Approved by the Energy, Environment, and Water Policy Committee on December 19, 2016
Approved by the Public Policy Committee on March 14, 2017
Adopted by the Board of Direction on July 29, 2017
The American Society of Civil Engineers (ASCE) believes that:
- Cost-sharing is a necessity among federal, state, and local entities involved in the design, construction, operation, and maintenance of multijurisdictional water resources infrastructure projects.
- Political and agency leadership must be steadfast and innovative in developing long-term cost sharing approaches for water resources infrastructure projects and programs, including planning for the impacts of climate change.
- Planning for interstate or large multijurisdictional projects is an inherently federal function that should be predominantly funded by the federal government. This rule is in recognition of the importance of performing regional and watershed planning to maintain and enhance the integrity of flood-protection systems, navigation, and the environment across multiple jurisdictional boundaries.
- Long-term cost-sharing approaches should consider:
- The public's health and safety.
- The water demands for domestic, industrial, agricultural, navigational, and environmental purposes.
Flood-damage reduction and the enhancement of water quality.
- Nonstructural solutions, including changed building elevations and land- use requirements at the local or regional level.
- The conservation, storage, distribution, and use of available water supplies.
- The societal benefits gained from maintaining and enhancing natural environmental functions.
- The benefits of inter-system connection that improve reliability and resilience in times of drought and other emergencies.
- The life-cycle costs of the project, including clear upfront designation of which entity will cover lifetime maintenance costs.
Cost-sharing is an important part of funding water resources infrastructure projects and ensures that local beneficiaries are part of the project development decision making process. However, water resources projects do not recognize political boundaries. Cost-sharing without a regional or federal perspective can produce projects with a local bias that neglect regional, system wide, or watershed concerns, and ignore the cumulative impacts within the watershed. Such projects are often not in the national interest. The federal government is best suited as a partner in these projects to represent regional, system or watershed interests and to ensure that projects are appropriately integrated into a geographically larger water resources infrastructure program.
Cost-sharing programs for water resources infrastructure projects among federal, state, and local interests should be developed to require an appropriate balance of financial investments from all parties. It should be the initial responsibility of the sponsoring authority to set forth a program of study and implementation, which includes commitment by the project beneficiaries for what they consider to be their equitable level of cost contribution. Additional federal cost-sharing should thereafter be considered based on legal, social, and political commitments and national interests.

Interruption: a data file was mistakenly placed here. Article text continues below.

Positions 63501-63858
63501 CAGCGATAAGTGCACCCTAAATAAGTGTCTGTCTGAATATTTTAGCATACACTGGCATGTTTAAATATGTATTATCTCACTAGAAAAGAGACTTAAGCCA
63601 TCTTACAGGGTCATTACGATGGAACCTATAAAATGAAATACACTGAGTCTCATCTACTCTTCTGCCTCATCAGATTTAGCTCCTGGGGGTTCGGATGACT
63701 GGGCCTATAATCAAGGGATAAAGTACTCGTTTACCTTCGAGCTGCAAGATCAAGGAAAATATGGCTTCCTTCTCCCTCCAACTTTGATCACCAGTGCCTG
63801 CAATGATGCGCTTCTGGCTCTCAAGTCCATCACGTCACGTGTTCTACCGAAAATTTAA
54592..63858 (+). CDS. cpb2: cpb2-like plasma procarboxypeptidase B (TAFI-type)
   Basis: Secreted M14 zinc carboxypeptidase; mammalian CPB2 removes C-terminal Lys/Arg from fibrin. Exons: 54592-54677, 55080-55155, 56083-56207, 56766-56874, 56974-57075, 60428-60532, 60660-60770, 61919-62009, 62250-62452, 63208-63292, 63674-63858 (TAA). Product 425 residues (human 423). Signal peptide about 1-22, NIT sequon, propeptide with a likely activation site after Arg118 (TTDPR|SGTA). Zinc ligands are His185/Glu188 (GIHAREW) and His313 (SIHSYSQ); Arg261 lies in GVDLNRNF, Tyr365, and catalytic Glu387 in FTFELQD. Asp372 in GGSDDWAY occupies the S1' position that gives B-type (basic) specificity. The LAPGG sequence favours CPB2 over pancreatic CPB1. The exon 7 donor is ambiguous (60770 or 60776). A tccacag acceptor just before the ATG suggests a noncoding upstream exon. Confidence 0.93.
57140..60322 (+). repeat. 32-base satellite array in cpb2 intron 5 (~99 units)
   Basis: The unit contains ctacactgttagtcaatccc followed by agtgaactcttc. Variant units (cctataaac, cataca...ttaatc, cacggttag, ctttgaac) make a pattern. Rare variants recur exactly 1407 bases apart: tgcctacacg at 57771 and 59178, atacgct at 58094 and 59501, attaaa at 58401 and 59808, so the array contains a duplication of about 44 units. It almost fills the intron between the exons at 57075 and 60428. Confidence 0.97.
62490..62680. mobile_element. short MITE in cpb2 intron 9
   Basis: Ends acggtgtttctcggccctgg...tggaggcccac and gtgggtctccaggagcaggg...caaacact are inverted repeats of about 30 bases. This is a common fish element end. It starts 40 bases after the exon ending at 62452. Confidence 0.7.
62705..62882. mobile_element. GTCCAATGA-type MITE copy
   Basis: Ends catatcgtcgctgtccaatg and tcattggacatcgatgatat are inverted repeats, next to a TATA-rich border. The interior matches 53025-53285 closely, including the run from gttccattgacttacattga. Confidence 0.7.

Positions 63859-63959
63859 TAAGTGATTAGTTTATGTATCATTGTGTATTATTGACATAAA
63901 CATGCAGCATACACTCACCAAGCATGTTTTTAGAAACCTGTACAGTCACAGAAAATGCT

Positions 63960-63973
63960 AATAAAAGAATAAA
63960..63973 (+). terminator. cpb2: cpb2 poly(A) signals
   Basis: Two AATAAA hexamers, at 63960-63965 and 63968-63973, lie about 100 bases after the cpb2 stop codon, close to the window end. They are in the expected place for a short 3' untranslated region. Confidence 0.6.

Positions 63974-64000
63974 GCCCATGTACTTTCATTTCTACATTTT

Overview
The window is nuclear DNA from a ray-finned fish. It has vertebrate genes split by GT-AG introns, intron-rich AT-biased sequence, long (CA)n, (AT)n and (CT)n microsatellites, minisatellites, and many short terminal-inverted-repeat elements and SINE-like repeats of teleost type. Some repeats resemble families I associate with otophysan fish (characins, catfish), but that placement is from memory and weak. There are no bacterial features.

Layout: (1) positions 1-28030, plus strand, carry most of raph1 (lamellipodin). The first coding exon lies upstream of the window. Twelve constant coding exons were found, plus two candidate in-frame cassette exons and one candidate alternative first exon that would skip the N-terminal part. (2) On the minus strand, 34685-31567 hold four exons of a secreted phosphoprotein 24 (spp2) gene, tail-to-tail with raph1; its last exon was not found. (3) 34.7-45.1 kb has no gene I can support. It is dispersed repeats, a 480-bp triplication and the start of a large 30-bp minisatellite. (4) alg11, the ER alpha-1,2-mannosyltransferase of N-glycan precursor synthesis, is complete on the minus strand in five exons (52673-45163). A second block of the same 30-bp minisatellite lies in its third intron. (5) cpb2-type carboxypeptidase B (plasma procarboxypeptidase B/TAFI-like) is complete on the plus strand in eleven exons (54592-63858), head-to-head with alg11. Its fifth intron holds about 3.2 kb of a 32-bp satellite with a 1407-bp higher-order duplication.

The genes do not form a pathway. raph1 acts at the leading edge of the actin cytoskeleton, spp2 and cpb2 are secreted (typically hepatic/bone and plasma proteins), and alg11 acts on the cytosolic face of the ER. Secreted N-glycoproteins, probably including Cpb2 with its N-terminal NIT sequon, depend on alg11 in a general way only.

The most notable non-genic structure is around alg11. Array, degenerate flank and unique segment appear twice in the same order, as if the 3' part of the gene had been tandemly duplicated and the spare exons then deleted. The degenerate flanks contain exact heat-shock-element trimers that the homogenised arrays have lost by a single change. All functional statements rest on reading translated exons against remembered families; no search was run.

In 2004, the National Research Council (NRC) reported that since the Water Resources Development Act (WRDA) of 1986 forces local governments to pay between 35 percent and 50 percent of federal flood protection projects there is an inappropriate focus on locally important projects to the detriment of the national interest. For example, the 2016 Water Resources Development Act requires port deepening projects from 45 feet to 50 feet at a 75% federal cost share.
"A negative effect of the shift toward more local cost-sharing has been the creation of subtle, but real, incentives for the Corps [of Engineers] to focus on local projects in the absence of any river basin or coastal system master plan. Since a typical non-federal sponsor may have little incentive or legal ability to consider the environmental, economic, and hydrological effects of such projects beyond those experienced locally, the post-WRDA 1986 cost sharing rules favor single-purpose projects with well-defined local benefits because local sponsors tend to promote investments that address specific local needs. As a consequence, the Corps may have limited opportunity to consider projects that involve planning at a broader environmental and hydrological scale than that desired by the local sponsor," the NRC concluded.
ASCE Policy Statement 302
First Approved in 1985